02:39 GMT30 October 2020
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    Germany's agricultural and car sectors are protesting against the possibility of the EU prolonging economic sanctions against Russia ahead of an EU summit later this month to discuss the issue, the German press reports.

    Representatives of Germany's agricultural sector and car industry are in protest about the possibility of the EU prolonging its economic sanctions against Russia, reported Deutsche Wirtschafts Nachrichten (DWN) on Tuesday.

    US Treasury representative Adam Szubin arrived in Europe on Monday to hold talks with government officials in Italy, Germany and the UK and ensure the prolongation of sanctions; following the talks, German and UK officials are in turn supposed to convince France not to oppose the continuation of sanctions against Russia, wrote DWN.

    "Immediately prior to the visit of a US envoy to bring EU member states in line regarding the extension of sanctions, the German economy sounds an alarm."

    The German car industry in particular has suffered from falling car sales in Russia, the newspaper reported; according to the Association of European Businesses in Russia (AEB), car sales in the first 11 months of this year totaled 1.5 million units, 34.5 percent less than during the same period in 2014.

    "Not too long ago, Russia was one of the boom markets for carmakers, with growth rates of more than ten percent," but the decline in oil prices and the impact of sanctions have led Russian consumers to economize, the newspaper remarks.

    In addition, major German companies trading on the DAX exchange have also seen a large fall in the amount of investment from Russia; two years ago, the 30 DAX companies earned around 22 billion euros in Russia, which has fallen to 15 billion this year.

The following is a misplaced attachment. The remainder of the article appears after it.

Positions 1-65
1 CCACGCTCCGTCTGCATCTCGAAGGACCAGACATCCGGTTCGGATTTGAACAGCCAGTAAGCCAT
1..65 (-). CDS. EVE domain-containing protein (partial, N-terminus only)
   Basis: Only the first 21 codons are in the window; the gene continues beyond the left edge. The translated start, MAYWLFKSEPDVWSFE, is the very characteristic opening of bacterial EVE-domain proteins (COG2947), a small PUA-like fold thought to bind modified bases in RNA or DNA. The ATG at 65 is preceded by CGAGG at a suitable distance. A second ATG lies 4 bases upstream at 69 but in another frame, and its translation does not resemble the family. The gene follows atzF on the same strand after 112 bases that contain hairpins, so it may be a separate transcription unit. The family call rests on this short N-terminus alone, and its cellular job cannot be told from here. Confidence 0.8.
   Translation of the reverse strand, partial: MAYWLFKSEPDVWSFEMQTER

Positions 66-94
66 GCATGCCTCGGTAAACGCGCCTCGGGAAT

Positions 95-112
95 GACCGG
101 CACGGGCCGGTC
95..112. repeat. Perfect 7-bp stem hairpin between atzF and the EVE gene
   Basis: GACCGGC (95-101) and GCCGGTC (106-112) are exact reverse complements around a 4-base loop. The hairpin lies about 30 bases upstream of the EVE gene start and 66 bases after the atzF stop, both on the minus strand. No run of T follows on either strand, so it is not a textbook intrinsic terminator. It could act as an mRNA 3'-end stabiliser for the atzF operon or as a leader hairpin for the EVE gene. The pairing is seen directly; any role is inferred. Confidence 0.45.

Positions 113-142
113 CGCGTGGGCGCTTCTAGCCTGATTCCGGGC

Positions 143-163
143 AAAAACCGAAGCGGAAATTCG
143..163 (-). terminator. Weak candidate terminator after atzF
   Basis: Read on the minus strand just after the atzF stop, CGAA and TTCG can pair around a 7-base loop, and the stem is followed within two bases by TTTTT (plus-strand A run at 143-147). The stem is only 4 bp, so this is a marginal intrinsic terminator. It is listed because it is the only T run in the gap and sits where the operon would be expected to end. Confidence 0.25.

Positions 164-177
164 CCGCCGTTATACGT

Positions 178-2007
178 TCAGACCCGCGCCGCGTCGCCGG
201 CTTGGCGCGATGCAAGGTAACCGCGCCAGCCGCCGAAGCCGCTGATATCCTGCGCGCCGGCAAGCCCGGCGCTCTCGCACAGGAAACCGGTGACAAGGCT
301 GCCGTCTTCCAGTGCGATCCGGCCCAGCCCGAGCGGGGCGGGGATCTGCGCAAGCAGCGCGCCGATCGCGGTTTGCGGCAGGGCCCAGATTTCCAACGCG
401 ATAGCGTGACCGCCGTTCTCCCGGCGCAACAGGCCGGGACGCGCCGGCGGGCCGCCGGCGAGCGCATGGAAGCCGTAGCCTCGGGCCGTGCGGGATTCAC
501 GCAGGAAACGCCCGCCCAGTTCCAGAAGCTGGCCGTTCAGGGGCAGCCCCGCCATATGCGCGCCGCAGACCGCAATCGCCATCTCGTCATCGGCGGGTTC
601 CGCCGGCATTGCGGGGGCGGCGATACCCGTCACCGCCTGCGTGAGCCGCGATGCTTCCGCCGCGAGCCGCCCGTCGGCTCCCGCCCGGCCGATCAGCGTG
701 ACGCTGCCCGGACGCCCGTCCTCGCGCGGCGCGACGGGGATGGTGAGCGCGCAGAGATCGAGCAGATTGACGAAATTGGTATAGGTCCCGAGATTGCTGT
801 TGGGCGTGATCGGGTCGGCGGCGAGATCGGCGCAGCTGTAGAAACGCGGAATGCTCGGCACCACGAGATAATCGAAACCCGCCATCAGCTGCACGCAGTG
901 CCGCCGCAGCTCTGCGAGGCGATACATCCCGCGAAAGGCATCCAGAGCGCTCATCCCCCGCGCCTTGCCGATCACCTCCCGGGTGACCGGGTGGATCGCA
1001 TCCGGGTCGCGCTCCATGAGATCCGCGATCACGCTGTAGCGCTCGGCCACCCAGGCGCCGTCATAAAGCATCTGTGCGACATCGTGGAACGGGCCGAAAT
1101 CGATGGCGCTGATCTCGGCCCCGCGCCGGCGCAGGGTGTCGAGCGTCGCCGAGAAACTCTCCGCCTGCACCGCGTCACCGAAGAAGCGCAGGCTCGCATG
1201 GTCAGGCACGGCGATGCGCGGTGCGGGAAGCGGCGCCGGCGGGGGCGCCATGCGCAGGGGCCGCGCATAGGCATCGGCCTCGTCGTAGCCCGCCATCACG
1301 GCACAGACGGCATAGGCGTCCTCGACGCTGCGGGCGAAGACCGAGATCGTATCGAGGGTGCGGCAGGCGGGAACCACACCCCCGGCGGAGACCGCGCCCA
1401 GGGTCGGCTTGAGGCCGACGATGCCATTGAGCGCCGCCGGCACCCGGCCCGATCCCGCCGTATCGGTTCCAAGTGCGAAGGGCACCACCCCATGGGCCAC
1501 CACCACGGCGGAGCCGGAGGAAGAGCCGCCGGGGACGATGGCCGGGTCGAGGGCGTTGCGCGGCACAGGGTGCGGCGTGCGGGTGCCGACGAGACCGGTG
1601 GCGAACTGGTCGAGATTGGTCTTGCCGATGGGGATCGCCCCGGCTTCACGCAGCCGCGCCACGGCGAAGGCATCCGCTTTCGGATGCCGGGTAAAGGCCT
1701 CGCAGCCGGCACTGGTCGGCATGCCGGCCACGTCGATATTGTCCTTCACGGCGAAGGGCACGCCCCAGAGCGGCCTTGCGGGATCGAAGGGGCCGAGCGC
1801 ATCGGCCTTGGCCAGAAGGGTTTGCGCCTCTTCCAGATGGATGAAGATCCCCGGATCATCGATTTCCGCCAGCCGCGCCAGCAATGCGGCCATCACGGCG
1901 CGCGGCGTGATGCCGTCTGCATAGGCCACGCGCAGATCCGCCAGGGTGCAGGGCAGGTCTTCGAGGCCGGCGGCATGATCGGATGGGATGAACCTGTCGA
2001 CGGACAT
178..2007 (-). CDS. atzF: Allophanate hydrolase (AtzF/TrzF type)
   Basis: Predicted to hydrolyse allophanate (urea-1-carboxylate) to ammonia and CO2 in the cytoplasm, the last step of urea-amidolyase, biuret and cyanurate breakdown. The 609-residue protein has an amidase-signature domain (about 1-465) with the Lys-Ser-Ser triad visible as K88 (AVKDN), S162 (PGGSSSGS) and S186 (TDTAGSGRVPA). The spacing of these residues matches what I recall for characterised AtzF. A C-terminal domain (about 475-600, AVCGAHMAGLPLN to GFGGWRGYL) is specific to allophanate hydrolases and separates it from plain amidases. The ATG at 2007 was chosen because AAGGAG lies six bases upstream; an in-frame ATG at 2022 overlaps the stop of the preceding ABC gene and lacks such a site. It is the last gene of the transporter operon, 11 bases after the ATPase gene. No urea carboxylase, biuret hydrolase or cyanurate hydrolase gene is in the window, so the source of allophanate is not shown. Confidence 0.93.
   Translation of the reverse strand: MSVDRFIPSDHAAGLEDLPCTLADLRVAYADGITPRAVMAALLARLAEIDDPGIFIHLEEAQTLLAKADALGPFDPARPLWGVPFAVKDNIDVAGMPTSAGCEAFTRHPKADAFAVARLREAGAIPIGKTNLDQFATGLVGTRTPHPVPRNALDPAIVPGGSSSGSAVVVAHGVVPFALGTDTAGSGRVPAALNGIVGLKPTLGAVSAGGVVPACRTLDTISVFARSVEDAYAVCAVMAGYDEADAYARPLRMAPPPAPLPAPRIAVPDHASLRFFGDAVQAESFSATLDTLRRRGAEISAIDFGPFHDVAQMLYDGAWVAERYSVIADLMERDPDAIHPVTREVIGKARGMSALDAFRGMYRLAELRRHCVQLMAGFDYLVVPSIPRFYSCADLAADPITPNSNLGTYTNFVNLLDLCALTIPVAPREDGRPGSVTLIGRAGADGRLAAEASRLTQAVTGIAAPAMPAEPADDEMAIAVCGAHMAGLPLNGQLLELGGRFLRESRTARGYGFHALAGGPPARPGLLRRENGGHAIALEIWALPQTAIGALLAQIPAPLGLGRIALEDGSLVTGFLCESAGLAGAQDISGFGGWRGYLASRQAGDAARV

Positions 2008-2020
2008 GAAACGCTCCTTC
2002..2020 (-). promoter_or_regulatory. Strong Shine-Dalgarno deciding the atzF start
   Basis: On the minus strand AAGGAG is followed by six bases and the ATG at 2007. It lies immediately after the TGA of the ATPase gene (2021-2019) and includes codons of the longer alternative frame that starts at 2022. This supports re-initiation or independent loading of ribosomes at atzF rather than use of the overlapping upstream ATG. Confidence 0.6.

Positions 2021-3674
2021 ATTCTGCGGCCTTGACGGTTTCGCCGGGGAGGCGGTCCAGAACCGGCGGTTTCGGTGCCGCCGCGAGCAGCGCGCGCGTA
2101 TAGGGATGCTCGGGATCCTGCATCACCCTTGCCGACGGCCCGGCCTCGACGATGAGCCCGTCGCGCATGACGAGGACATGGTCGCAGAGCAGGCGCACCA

However, some companies who have localized their production or services in Russia, such as E.ON, the German Post, and Henkel, have nevertheless managed to achieve above average profit margins, despite the economy's current difficulties, reported DWN.

    The most actively traded DAX companies in Russia this year were Volkswagen, Daimler and BMW, along with Siemens, utilities firm E.ON and chemical firm BASF, whose profit margins on average declined from seven to four percent over the the year.

    Dietmar Kusch of Euro Asia Consulting told DWN that he expects Germany's trade with Russia to further stagnate in 2016, before beginning recovery in 2017.

    The German Farmers' Association (DBV) is also concerned about its drop in profits; its president Joachim Rukwied announced last week that around 280,000 farms are threatened by the continuation of the Russian counter-sanctions on agricultural goods from the EU. German farms have seen their earnings slump by an average of 43 percent, to 43,000 euros ($47,000), said Rukwied.

    Aerial view taken on November 26, 2015 shows farmers cropping sugar beets on a field near Pattensen in the Hanover region, central Germany
    © AFP 2020 / DPA / JULIAN STRATENSCHULTE
    Aerial view taken on November 26, 2015 shows farmers cropping sugar beets on a field near Pattensen in the Hanover region, central Germany

    "There are signs that this trend will continue in the current economic year," said Rukwied, who called for the end of sanctions, which have led the farmers alone to lose one billion euros ($1.09 billion) of revenue in one year of countersanctions.

    The EU's decision to continue the sanctions has already been taken behind closed doors, reports the German press. On Tuesday high-ranking sources in the EU told Germany's Handelsblatt newspaper that officials will approve the extension of sanctions against Russia for another six months when they meet for a European Council meeting on December 18.

    Handelsblatt reported that Eckhard Cordes, a partner in the investment firm Cevian Capital and Chairman of the Federation of German Industries' Committee on Eastern European Economic Relations, was one of the voices calling for "a discussion about the beginning of the end of sanctions."

    "The volume of trade between Germany and Russia will have halved by the end of the year, in comparison with last year." 

    Though the end of sanctions must be reached by a political agreement, "we have seen that the sanction imposed so far cannot solve political problems, especially since the sanctions network itself is really full of holes. Many countries simply don't carry out the measures."

    Cordes, former head of the Metro Group, said that "Europe and Russia belong together strategically."

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    sanctions, Germany, EU, Russia
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